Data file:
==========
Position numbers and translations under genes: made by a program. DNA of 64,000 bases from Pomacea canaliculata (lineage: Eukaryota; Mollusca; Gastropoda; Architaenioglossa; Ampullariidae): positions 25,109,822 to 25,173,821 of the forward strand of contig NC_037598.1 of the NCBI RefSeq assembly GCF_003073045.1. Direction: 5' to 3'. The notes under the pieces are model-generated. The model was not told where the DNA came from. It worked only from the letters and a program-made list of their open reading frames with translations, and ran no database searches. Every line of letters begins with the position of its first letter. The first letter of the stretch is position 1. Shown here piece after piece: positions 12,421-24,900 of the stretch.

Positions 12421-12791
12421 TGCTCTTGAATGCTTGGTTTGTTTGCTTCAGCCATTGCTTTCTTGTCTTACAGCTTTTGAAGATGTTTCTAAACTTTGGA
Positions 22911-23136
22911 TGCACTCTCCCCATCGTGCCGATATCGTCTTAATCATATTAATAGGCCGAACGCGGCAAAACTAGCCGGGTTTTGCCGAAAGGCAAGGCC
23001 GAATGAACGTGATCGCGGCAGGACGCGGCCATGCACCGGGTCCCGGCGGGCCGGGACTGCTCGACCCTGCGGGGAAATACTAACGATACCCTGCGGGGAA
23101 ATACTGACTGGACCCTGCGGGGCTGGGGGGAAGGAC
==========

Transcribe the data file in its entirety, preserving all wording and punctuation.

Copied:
Position numbers and translations under genes: made by a program. DNA of 64,000 bases from Pomacea canaliculata (lineage: Eukaryota; Mollusca; Gastropoda; Architaenioglossa; Ampullariidae): positions 25,109,822 to 25,173,821 of the forward strand of contig NC_037598.1 of the NCBI RefSeq assembly GCF_003073045.1. Direction: 5' to 3'. The notes under the pieces are model-generated. The model was not told where the DNA came from. It worked only from the letters and a program-made list of their open reading frames with translations, and ran no database searches. Every line of letters begins with the position of its first letter. The first letter of the stretch is position 1. Shown here piece after piece: positions 12,421-24,900 of the stretch.

Positions 12421-12791
12421 TGCTCTTGAATGCTTGGTTTGTTTGCTTCAGCCATTGCTTTCTTGTCTTACAGCTTTTGAAGATGTTTCTAAACTTTGGA
Positions 22911-23136
22911 TGCACTCTCCCCATCGTGCCGATATCGTCTTAATCATATTAATAGGCCGAACGCGGCAAAACTAGCCGGGTTTTGCCGAAAGGCAAGGCC
23001 GAATGAACGTGATCGCGGCAGGACGCGGCCATGCACCGGGTCCCGGCGGGCCGGGACTGCTCGACCCTGCGGGGAAATACTAACGATACCCTGCGGGGAA
23101 ATACTGACTGGACCCTGCGGGGCTGGGGGGAAGGAC